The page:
Thursday, August 27, 2015

Accidentally Catty (Accidentals #5) by Dakota Cassidy

After stopping to help an injured cougar veterinarian Katie Woods quickly realises that she just brought a ton of trouble into her life when her hand suddenly turns into a paw after being scratched.  With a set full of new teeth, Katie goes through all the logical medical reasons for her sudden transformation.  Lucky for Katie, the crew of OOPS is on the task. Having been through an accidental turning before, Wanda, Marty, Nina and Casey are on the case.  Katie thought that suddenly having a paw was pretty wild but when the cougar who scratched her turned into a handsome Englishman, Kate quickly realised that this already complicated situation is even more complicated - or, at least, that is what her quickly beating heart is telling her.

This book five of the Accidentals series and it's now absolutely formulaic. It goes like this: girl gets accidentally scratched/bitten by some supernatural creature, girl has a freak out cause she is no longer completely human, boy feels immediate attraction and of course responsibility for the change, boy is also dealing with some kind of mortal danger, girl and boy solve his problems and have their HEA.  These books are so formulaic that at this point I swear they've been written by the numbers.

Each male interest comes with their own little twist and in Shaw's case it's amnesia.  Because he cannot remember who he is let alone his own name, Shaw is of little help assisting Katie with her change.  Shaw is the typical tall dark and handsome type with a shade of commanding and creepy.  Creepy how you may wonder? When a man sniffs a womans panties to ensure that he is straight, I'd say a shade of creepy is an accurate description. On the side of good, Shaw is entertaining and sarcastic, easily my favorite character in Accidentally Catty.

Unfortunately, once again, Nina makes an appearance in this book.  I just want this character to disappear into a massive plot hole and never ever return.  Being a vampire, Nina is the enforcer of the OOPS crew but has the class of a billy goat.  Look, I'm not one with virgin ears or eyes but I am sick of Nina's dialogue because every second word she says is fuck.  The constant swearing doesn't make her look tough but it just makes her look ignorant with a teeny vocabulary.  I also don't understand exactly why the women are friends with Nina. They all constantly have to hold her back and tell her to shut up, even as she bullies them, curses them out and threatens them every second page.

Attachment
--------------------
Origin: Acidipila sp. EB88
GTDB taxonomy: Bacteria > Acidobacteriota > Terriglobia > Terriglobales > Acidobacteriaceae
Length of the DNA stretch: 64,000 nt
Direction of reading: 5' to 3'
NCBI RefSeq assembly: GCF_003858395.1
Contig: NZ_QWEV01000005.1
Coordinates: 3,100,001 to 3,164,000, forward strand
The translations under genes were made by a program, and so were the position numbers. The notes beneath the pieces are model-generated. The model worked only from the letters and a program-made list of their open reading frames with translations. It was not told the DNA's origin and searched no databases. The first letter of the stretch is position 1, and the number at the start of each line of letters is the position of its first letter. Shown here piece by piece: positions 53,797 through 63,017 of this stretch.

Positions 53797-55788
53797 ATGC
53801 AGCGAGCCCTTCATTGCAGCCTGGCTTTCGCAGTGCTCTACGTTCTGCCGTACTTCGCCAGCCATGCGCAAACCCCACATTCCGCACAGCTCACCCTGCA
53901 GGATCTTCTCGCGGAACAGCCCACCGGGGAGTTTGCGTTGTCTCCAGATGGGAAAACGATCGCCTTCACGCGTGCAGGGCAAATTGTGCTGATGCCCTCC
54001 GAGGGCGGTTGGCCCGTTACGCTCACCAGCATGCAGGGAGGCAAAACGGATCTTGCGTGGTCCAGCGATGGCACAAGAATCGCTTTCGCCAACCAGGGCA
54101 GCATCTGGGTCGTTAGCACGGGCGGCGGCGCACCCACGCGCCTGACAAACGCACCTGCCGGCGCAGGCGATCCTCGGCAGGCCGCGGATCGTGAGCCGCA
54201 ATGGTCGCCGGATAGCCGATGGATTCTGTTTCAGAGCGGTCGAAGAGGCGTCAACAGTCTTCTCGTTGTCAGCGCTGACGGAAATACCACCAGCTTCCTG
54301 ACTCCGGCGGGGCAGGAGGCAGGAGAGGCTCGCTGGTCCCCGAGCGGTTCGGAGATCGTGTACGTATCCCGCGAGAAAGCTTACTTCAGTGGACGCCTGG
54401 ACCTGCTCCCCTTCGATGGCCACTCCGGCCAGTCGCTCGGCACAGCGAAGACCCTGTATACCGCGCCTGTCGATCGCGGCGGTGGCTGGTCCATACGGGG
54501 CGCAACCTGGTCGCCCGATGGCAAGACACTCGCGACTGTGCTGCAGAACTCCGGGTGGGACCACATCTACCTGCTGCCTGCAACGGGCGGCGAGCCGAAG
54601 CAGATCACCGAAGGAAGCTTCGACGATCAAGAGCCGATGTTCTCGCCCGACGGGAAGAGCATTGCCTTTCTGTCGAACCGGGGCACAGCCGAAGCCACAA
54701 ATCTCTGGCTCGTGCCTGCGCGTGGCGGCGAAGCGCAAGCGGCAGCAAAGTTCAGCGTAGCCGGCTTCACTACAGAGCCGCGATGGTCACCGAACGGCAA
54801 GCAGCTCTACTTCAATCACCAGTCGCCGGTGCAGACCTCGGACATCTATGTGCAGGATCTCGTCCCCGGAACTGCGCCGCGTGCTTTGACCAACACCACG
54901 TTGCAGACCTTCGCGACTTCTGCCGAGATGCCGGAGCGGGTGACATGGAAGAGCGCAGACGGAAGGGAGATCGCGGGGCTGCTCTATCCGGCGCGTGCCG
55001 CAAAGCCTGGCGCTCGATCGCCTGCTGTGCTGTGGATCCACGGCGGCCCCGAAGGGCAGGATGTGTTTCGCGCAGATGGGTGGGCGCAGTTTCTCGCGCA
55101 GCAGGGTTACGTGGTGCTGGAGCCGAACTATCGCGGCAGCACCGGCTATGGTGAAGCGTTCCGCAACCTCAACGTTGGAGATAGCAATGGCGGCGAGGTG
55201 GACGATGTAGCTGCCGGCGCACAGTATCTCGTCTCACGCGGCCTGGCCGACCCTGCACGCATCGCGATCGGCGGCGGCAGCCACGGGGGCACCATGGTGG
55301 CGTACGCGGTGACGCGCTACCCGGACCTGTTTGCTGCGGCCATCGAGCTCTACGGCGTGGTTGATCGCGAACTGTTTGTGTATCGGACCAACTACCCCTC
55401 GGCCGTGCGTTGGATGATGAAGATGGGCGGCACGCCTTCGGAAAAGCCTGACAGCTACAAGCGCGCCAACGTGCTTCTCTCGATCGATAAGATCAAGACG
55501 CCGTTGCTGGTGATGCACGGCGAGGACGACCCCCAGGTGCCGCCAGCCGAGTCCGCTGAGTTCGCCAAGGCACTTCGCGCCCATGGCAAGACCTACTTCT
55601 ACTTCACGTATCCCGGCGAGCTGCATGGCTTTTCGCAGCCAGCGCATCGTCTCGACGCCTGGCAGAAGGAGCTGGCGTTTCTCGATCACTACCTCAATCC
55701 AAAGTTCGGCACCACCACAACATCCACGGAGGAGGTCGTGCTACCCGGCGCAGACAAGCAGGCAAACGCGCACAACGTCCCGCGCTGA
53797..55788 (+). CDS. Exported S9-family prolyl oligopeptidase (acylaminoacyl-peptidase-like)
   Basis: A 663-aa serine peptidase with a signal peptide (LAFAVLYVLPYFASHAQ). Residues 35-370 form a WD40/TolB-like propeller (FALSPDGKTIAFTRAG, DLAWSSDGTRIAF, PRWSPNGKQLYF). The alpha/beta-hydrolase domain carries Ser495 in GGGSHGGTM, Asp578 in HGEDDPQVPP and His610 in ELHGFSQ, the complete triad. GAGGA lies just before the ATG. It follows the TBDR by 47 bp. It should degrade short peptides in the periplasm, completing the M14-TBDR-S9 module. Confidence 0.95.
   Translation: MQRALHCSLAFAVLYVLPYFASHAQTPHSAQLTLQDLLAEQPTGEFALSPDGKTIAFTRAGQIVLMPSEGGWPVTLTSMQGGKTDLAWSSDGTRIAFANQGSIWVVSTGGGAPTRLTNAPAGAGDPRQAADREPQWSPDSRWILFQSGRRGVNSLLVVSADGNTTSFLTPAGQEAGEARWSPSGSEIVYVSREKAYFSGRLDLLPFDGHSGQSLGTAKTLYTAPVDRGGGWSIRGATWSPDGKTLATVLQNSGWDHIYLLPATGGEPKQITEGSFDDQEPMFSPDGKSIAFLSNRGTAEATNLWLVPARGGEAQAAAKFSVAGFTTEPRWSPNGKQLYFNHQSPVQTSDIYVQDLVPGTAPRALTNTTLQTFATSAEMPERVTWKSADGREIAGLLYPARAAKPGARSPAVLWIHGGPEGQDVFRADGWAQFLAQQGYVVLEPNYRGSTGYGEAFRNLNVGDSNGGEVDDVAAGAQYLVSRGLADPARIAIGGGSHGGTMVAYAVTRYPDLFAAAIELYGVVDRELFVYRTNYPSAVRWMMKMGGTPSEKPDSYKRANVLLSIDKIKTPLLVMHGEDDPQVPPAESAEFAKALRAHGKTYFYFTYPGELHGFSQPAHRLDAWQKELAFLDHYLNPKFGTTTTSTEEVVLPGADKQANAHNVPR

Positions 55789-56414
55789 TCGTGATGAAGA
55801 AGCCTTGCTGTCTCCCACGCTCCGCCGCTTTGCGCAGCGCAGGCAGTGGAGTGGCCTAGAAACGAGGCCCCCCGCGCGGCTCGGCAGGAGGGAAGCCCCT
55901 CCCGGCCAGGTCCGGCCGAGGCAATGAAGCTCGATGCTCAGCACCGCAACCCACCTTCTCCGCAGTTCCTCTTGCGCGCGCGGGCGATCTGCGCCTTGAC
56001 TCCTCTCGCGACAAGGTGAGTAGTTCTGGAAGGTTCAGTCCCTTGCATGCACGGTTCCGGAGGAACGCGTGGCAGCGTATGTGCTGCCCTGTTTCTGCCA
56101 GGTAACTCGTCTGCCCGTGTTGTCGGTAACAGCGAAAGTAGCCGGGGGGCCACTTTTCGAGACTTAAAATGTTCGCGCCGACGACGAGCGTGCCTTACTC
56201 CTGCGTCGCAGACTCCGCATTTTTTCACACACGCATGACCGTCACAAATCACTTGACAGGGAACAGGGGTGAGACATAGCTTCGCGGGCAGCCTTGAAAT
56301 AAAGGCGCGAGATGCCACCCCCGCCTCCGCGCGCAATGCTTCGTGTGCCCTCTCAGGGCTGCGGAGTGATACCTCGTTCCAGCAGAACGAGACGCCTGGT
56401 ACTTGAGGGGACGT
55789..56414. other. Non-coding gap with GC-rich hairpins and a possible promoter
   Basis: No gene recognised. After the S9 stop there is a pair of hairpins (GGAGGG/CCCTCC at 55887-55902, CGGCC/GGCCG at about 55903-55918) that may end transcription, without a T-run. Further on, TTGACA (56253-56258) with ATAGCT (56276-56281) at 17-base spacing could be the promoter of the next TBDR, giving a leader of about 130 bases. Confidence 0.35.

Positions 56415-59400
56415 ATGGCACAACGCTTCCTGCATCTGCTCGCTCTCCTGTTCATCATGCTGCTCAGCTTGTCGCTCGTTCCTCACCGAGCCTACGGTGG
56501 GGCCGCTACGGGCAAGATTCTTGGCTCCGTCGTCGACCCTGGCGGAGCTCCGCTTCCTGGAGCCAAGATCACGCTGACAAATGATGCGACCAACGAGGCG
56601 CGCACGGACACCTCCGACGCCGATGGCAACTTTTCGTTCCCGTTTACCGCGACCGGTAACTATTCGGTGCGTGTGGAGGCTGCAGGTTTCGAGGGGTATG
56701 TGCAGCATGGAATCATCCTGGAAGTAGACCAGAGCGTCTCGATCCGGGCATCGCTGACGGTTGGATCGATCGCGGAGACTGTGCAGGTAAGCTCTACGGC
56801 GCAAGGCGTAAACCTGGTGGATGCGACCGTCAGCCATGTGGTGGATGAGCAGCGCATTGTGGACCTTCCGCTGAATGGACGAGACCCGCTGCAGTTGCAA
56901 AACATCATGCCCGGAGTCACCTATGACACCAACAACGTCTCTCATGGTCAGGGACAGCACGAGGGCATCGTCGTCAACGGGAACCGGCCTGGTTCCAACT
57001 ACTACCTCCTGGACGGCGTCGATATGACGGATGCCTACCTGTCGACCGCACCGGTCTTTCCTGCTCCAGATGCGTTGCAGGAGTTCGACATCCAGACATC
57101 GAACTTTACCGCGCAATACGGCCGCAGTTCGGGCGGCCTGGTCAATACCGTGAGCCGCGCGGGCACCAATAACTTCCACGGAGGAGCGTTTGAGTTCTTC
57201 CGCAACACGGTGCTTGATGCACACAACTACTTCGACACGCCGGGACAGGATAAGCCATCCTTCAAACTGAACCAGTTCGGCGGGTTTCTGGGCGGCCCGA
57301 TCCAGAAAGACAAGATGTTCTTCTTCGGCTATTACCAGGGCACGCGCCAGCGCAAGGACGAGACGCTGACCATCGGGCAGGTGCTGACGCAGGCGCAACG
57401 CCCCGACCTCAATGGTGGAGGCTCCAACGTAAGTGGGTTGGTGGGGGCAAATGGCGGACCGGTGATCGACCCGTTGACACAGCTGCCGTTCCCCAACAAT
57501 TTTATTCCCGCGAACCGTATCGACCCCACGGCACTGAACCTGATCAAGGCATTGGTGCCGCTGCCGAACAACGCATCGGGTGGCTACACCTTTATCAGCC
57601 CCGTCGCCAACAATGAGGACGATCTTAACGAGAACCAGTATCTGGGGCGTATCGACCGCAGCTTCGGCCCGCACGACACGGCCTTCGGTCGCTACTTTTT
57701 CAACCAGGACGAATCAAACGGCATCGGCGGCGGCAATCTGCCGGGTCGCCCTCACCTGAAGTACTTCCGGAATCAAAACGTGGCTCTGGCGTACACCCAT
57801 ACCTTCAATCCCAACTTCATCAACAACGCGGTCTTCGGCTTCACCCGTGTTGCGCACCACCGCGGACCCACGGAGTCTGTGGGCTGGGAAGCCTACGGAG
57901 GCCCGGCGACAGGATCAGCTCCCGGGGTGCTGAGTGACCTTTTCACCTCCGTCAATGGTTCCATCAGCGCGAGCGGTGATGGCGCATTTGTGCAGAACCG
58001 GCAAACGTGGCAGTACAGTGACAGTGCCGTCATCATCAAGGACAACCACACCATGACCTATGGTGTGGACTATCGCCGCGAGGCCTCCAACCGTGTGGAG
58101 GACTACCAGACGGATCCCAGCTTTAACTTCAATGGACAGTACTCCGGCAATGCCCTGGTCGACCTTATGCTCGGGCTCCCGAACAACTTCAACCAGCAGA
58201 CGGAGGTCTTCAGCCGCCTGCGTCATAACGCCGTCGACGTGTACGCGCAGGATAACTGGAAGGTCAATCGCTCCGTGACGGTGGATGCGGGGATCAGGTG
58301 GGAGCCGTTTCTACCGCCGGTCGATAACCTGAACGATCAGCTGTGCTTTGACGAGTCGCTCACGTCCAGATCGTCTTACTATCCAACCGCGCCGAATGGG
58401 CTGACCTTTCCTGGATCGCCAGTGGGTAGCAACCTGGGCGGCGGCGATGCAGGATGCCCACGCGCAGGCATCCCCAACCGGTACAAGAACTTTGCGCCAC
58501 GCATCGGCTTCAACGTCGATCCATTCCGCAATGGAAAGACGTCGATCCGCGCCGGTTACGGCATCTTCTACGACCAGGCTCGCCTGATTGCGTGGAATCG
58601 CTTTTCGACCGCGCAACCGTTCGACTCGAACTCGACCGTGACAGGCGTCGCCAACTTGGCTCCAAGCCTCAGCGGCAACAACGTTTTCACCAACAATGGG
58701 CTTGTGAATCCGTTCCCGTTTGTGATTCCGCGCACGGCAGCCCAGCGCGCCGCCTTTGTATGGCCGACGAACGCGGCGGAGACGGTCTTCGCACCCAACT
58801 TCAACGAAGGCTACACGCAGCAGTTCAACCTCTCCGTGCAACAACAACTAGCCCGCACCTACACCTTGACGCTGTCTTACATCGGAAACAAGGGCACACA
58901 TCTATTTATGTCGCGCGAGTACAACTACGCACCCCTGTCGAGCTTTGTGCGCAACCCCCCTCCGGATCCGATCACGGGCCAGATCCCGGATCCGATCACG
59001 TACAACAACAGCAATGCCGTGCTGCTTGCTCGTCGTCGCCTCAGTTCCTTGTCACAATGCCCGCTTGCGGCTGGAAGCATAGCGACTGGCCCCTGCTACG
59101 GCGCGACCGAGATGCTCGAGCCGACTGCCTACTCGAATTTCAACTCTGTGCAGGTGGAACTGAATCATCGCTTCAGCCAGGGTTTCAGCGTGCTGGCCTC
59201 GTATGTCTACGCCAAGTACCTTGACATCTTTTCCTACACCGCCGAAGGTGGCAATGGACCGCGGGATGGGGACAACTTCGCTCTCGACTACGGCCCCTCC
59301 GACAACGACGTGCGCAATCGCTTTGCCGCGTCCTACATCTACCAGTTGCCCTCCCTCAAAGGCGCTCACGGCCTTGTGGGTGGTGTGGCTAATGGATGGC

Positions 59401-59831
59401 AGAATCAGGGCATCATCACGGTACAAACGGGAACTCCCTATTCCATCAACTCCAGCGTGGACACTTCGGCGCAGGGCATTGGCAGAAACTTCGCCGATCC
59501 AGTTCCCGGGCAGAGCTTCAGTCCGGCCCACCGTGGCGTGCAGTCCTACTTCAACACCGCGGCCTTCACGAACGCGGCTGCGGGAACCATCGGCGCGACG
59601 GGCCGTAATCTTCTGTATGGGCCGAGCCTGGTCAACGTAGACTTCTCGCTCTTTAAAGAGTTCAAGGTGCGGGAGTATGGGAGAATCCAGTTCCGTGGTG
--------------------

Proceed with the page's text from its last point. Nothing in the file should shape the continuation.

Okay sorry about the Nina rant but I cannot stand that character and in fact, I deserve a cookie for putting up with her for FIVE books.  Okay, back to Katie.  Kate is in her early forties and recovering after a bad divorce in which her work reputation was ruined.  When Shaw enters her life, the last thing she is looking for is romance, particularly with someone who doesn't look old enough to vote.  Kate quickly becomes obsessed with the idea that she is a cradle robber and goes into complete denial. So how does she deal with having an attraction she feels is inappropriate? Well, she  tries to convince herself that Shaw is gay.

It's worth noting that this is book 5 in the Accidentals series and we have yet to be introduced to a single LGBT character.  Instead, what Cassidy offered us was a terrible parody of inclusion.  Kate tells herself that Shaw must be gay to deal with her uncomfortable attraction to him.  If Shaw is gay then he is safe as far as Kate is concerned.  Other than Kate's fear of her attraction to Shaw, she justifies believing that he is gay based in the fact that he made some vague reference to Project Runway. Having the straight love interest being thought of as gay is a cheap device and offensive.  Then Cassidy doubles down on her offensiveness. 
Casey clucked her tongue. “If he was thinking about your taters, I highly doubt he’s gay.”

“Maybe he was thinking about surgically acquiring a pair of his own that were fashioned after mine?” Transgenders had implant surgery all the time. Though any surgeon who took on the task of changing Beck’s gender had his work cut out for him with all that hard, gruff exterior to work with. He’d make an ugly woman.